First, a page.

|Publication number||US4173258 A|
|Application number||US 05/861,101|
|Publication date||Nov 6, 1979|
|Filing date||Dec 16, 1977|
|Priority date||Dec 16, 1977|
|Publication number||05861101, 861101, US 4173258 A, US 4173258A, US-A-4173258, US4173258 A, US4173258A|
|Inventors||Marcel J. Boulais, Richard A. Boulais|
|Original Assignee||Boulais Marcel J, Boulais Richard A|
|Export Citation||BiBTeX, EndNote, RefMan|
|Patent Citations (4), Referenced by (8), Classifications (5)|
|External Links: USPTO, USPTO Assignment, Espacenet|
This invention relates to a laser beam level control system for an earth-moving machine.
More particularly, the invention concerns a laser beam level control system with an automatic override function to prevent stalling the machine due to wheel slippage or due to lack of available horsepower.
In a further respect, the invention pertains to a laser beam level control system which automatically prevents the blade being positioned such that the force required to drive the machine across the terrain exceeds the tractional force capability of the drive wheels or tracks of the machine or exceeds the available horsepower of the motive engine.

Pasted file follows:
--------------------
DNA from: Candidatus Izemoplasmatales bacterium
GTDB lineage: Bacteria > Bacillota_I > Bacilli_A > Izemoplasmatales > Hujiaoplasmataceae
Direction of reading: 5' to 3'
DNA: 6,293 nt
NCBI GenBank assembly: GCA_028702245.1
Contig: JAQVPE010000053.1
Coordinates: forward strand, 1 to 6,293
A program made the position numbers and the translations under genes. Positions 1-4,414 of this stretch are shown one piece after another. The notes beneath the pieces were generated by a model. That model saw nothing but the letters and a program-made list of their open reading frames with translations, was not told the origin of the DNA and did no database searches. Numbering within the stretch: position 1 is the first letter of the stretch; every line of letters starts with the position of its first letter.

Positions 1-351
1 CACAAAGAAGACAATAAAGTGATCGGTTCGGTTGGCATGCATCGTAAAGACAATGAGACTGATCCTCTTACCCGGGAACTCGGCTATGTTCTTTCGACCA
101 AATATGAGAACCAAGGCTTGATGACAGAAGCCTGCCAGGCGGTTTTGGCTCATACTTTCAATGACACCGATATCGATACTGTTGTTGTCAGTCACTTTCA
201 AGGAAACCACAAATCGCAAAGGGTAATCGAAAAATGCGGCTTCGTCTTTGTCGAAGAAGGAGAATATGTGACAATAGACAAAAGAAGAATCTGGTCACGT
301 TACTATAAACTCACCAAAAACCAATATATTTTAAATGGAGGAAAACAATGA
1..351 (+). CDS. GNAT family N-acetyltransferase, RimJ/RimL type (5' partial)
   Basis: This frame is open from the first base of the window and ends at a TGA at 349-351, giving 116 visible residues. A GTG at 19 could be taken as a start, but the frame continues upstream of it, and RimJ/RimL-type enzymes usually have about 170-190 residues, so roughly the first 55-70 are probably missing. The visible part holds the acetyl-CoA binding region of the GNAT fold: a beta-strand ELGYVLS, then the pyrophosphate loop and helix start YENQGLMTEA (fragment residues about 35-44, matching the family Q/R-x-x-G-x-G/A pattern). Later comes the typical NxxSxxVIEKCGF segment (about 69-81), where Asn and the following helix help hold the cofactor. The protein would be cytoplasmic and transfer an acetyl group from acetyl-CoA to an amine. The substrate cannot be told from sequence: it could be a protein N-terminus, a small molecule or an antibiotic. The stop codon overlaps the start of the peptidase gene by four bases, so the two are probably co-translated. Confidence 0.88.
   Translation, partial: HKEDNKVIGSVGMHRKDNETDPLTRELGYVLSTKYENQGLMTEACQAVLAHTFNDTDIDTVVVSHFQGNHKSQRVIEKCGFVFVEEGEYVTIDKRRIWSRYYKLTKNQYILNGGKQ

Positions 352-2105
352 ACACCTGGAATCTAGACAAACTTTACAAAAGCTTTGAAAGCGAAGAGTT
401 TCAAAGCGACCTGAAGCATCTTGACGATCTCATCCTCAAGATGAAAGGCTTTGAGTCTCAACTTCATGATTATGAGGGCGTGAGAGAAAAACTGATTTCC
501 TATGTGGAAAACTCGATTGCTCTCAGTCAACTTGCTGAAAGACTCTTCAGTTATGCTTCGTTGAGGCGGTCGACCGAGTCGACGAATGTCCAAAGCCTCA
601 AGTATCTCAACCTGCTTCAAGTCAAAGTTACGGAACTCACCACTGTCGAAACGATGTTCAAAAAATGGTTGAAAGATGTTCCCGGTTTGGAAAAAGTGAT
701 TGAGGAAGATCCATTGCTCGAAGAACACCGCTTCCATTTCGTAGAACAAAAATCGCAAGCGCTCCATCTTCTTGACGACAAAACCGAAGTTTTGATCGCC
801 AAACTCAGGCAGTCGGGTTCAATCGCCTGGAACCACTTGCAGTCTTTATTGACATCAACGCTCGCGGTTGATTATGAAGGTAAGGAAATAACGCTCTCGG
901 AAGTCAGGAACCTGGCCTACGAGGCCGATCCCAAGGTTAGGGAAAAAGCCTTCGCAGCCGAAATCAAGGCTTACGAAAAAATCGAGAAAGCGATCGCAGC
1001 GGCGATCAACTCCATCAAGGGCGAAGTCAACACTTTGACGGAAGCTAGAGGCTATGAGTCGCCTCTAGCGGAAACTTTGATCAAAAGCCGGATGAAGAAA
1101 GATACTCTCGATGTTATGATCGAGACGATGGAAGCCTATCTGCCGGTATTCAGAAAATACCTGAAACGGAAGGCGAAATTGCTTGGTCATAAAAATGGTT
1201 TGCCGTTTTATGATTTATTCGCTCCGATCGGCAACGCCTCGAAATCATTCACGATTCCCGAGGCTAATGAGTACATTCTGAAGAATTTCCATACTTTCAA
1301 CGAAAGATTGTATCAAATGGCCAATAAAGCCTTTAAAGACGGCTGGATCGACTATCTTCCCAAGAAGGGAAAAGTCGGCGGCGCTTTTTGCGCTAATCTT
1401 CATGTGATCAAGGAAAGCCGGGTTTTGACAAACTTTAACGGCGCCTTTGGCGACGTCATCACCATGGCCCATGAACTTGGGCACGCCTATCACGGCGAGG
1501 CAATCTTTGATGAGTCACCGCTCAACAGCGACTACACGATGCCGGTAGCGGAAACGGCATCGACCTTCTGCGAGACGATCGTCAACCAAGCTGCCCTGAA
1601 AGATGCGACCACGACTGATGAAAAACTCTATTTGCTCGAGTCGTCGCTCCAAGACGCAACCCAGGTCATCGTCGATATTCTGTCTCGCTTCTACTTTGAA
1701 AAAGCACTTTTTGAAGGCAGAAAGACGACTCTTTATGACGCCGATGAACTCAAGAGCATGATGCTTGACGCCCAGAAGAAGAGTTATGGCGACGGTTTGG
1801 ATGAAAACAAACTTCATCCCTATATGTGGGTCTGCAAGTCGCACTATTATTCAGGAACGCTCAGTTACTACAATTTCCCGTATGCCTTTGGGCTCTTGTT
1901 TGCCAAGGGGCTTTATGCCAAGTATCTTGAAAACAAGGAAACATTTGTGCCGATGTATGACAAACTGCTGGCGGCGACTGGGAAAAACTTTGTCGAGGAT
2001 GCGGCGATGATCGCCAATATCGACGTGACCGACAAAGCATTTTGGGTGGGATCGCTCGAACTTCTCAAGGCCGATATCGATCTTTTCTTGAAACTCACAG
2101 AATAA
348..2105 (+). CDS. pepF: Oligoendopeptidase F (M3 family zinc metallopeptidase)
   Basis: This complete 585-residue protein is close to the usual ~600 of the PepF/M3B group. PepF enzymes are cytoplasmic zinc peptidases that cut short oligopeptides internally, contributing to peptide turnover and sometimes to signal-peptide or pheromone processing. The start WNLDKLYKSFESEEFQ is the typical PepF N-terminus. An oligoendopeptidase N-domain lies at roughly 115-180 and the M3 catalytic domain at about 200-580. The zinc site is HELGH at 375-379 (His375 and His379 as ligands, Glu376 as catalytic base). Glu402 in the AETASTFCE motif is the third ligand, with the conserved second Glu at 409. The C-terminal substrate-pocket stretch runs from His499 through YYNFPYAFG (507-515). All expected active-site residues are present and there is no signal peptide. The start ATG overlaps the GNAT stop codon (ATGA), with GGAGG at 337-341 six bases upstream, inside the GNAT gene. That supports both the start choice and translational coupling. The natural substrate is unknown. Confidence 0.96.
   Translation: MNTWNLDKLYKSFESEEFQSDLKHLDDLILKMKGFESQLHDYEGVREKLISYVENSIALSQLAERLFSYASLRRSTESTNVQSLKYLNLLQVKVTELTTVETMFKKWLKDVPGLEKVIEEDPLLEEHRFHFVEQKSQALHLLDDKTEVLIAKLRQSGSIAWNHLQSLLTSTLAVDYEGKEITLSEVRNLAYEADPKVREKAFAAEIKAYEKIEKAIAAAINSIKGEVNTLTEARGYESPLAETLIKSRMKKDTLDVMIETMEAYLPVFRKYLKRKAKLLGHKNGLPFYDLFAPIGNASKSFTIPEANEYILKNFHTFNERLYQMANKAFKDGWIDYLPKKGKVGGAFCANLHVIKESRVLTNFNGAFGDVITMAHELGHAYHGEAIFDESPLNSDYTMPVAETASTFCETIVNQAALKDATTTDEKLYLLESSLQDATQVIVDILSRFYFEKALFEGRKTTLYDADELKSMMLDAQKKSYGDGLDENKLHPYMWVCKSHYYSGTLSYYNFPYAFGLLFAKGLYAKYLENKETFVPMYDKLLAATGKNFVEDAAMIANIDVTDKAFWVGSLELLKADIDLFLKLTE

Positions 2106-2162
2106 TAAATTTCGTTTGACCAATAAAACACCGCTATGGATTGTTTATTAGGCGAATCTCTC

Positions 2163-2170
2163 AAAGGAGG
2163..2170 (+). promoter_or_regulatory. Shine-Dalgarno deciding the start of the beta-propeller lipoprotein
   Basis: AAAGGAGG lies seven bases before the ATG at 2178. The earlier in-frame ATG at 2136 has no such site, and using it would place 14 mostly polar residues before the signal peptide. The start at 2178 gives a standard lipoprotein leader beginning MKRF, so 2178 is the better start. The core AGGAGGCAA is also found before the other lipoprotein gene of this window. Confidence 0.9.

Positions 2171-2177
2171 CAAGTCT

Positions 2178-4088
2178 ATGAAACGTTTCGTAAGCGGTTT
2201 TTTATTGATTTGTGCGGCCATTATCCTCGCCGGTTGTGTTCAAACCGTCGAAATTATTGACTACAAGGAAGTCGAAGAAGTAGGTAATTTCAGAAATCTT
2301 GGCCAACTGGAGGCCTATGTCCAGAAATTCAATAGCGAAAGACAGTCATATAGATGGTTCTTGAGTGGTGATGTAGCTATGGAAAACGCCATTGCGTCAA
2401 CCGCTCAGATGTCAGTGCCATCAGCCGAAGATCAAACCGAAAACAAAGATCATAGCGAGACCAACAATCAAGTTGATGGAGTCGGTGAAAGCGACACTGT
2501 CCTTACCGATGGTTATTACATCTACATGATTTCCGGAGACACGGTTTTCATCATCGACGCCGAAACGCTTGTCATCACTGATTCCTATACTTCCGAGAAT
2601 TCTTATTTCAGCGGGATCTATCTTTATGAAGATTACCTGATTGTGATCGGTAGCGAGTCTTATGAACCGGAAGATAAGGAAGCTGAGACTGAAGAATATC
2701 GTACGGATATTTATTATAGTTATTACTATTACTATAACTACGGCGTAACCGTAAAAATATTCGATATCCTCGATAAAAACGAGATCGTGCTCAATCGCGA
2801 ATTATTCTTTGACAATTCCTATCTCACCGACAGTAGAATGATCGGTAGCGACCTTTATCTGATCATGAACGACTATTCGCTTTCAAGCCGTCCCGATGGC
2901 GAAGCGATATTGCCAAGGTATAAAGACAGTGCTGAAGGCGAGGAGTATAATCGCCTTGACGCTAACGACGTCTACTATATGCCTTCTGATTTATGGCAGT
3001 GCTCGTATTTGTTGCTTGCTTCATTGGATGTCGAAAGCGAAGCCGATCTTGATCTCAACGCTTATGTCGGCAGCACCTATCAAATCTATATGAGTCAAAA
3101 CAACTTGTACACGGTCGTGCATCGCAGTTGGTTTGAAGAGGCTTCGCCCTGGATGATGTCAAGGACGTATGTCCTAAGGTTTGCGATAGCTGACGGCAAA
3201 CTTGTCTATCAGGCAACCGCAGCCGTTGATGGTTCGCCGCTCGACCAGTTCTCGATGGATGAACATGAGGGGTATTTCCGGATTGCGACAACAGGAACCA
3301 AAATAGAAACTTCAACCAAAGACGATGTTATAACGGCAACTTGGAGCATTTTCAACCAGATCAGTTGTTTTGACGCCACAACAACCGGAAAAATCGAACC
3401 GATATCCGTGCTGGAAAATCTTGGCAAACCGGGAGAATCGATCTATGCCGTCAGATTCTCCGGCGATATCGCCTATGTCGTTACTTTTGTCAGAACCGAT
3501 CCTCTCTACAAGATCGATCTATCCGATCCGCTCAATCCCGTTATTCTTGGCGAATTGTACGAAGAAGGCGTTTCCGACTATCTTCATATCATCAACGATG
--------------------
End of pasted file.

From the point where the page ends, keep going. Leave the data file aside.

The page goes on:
In a further and still more specific respect, the invention pertains to such a laser beam level control system in which the force required to drive the machine across the terrain is electronically sensed and in which the amplified signal generated by the electronic sensor is compared with another signal of preselected strength to determine whether a countermanding signal should be applied to block a blade-down signal from the laser beam sensor system and generate a blade-up signal.
Laser beam level control systems for earth-working machines are known in the art. In general, such systems include a receiver for sensing a laser beam which is projected to define a reference plane. The receiver generates "blade-up" and "blade-down" command signals in response to the relative vertical displacement of the receiver sensor with respect to the reference plane established by the laser beam. Hydraulic and/or mechanical apparatus is provided to raise or lower the earth-moving blade of the machine to maintain the blade at a preselected elevation relative to the laser beam reference plane. Thus, as the earth-moving machine traverses terrain of variable elevation, the blade is automatically raised and lowered to provide a "finish" grade which is parallel to and located at a preselected vertical distance from the laser beam reference plane. Typical examples of such laser beam level control systems are disclosed in the patents to Studebaker U.S. Pat. No. 3,494,426; Rogers U.S. Pat. No. 3,554,291; Carter et al U.S. Pat. No. 3,604,512; Scholl U.S. Pat. No. 3,887,012 and Teach U.S. Pat. No. 3,953,145.